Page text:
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Estadio Benito Villamarin

Home to Real Betis since its completion in 1929, the Estadio Benito Villamarin is the fourth largest stadium in Spain. Initially designed by Anibal Gonzalez Alvarez-Ossario, the stadium first saw action on March 17, 1929, when the Spanish national side beat the Portuguese 5-0 in an exhibition match that ushered in a new era for Real Betis, and changed the footballing landscape around Seville. Having been through three previous renamings (Estadio de la Exposición, Estadio Municipal Heliopolis, and Estadio Manuel Ruiz de Lopera), Real Betis fans voted to change the name back to the namesake of the club president who served between 1955 and 1965, and Estadio Benito Villamarin it has remained ever since.

Renovation work in 2016 expanded the stadium's capacity from 52,000 to 60,720, and was completed a year later. This resulted in a stadium where all four stands are now three-tiered (where the renovated south stand was only single-tiered before). On match days the stadium carries advertising from the current sponsors (at the time of writing an online broker called easyMarkets), as well as green and white hoardings and banners on every available surface in the grounds.

A modern, vibrant stadium

Estadio Benito Villamarin loading=
Estadio Benito Villamarin

Situated in the south of Seville, and only three kilometres from the city centre, the Estadio Benito Villamarin lies on the Avenida La Palmera, which runs directly from the stadium to the historic city centre. Come match day, the stadium is filled with fanatical Betis fans, who are known not only for their passion, but their sense of fun and humour too. A famous phrase that is associated with Real Betis, reads "Viva er Betis manquerpierda!" or, "long live Betis, even if they lose!". Anyone who visits Estadio Benito Villamarin on match day can testify to the atmosphere this stadium and its fans can create, especially when playing local rivals Sevilla.

Those looking to visit the stadium can take the official Betis Tour, which shows fans around the iconic pitch, the players' tunnel, both team changing rooms, the press room, and lots more. Visitors will witness a modern stadium that can proudly proclaim to be one of the most iconic in Spain, adorned in green and white, and a far cry from anything the founders, known as the 'Balompie' at the time, could ever have imagined.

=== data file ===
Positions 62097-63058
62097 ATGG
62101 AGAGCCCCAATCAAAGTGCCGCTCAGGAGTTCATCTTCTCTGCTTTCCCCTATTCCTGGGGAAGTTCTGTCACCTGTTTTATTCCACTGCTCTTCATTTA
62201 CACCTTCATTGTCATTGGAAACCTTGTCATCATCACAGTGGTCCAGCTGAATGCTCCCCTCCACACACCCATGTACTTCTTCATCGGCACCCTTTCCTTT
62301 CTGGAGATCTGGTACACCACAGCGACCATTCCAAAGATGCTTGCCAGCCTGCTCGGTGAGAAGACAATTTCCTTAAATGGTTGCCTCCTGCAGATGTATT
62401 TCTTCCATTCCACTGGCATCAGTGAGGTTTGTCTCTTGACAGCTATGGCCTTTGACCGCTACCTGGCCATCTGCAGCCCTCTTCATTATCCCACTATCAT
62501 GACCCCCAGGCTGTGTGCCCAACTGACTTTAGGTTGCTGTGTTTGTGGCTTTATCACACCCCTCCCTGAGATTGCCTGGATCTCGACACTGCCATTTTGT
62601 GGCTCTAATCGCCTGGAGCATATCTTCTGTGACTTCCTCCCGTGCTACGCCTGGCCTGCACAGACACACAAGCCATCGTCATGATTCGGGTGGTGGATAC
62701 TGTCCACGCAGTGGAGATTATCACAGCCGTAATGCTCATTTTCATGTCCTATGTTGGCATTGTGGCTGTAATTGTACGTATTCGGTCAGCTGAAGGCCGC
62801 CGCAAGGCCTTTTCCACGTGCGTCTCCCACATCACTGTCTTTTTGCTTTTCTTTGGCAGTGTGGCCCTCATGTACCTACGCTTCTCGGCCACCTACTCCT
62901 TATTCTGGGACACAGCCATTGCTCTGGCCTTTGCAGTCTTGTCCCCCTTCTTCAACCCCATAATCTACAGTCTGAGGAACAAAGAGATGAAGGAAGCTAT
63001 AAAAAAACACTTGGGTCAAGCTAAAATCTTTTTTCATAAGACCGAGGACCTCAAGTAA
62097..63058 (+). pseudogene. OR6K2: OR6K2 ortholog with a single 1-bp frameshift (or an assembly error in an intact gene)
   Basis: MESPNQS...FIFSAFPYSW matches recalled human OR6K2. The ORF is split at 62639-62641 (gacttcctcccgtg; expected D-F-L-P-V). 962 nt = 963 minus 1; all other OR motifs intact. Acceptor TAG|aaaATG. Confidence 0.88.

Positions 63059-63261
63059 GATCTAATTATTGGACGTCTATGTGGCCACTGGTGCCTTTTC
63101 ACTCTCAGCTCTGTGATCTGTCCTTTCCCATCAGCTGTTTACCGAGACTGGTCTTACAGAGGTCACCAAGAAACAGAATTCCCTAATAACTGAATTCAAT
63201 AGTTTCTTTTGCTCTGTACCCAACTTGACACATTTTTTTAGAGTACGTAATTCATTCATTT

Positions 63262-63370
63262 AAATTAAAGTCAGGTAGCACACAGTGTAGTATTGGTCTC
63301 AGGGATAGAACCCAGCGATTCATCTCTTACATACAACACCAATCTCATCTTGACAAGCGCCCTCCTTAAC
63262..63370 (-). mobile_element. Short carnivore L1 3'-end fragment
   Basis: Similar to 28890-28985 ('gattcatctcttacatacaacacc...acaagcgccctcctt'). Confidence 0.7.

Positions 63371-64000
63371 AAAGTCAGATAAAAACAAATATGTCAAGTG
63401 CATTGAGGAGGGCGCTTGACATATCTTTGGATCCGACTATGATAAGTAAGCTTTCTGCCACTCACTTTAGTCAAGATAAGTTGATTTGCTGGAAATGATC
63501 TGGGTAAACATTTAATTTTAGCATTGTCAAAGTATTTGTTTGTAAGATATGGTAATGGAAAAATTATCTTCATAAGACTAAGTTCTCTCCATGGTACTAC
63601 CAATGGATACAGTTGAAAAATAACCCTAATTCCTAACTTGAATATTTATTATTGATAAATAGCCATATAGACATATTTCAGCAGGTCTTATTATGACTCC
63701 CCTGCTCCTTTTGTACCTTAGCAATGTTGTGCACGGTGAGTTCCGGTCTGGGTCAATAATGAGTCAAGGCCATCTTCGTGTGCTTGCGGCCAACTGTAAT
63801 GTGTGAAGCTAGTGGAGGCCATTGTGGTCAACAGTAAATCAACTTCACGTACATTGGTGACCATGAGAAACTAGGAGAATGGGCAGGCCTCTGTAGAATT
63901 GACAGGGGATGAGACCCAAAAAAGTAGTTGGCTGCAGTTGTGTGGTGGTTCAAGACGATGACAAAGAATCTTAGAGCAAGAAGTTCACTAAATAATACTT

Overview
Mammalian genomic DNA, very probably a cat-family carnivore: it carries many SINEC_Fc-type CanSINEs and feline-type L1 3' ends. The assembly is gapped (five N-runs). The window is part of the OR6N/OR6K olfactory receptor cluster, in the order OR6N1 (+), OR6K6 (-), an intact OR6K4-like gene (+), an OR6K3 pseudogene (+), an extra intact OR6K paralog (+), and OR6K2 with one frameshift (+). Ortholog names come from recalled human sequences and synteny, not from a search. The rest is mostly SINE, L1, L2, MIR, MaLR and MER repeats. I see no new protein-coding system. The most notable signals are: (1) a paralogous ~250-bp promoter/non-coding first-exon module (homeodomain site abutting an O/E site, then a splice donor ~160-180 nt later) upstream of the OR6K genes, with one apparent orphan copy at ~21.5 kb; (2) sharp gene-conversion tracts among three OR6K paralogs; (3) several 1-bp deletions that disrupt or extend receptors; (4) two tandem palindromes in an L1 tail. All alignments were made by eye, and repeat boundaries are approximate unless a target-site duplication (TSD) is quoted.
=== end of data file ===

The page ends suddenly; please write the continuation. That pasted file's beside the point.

Having been through its fair share of revamps, a civil war that saw it transformed into a military camp (with plenty of damage ascertained as a result), along with the ups and downs of the football team itself, the Estadio Benito Villamarin could certainly tell a story or two about the goings-on within its iconic stands.

One of Spain's premier footballing grounds

Fans who wish to visit the Estadio Benito Villamarin on matchday have plenty of options to choose from, depending on their budget and personal requirements. From the usual seats situated around the ground, to premium zones, and VIP boxes for those looking to splash out, this stadium caters for all. So whether you are simply looking to enjoy the match from the raucous stands, or would rather be wined and dined in style, the Estadio Benito Villamarin can deliver.

For members of the press, the stadium caters to their specialist needs. Commentary boxes are situated around the ground, while journalists and reporters are situated in a box right next to the pressroom, which allows them to work away on their write-ups, and get quickly to where they need to be during pre and post-match interviews.

In conclusion, the Estadio Benito Villamarin can be looked at as a grade-A European football stadium, delivering a first-rate experience for both the players and fans alike. While Barcelona's Camp Nou or Real Madrid's Santiago Bernabeu may be slightly more world-renowned, Real Betis play is a superb modern stadium that is well worth a visit for football fans who find themselves in Seville, and want to see some top-tier Spanish football.

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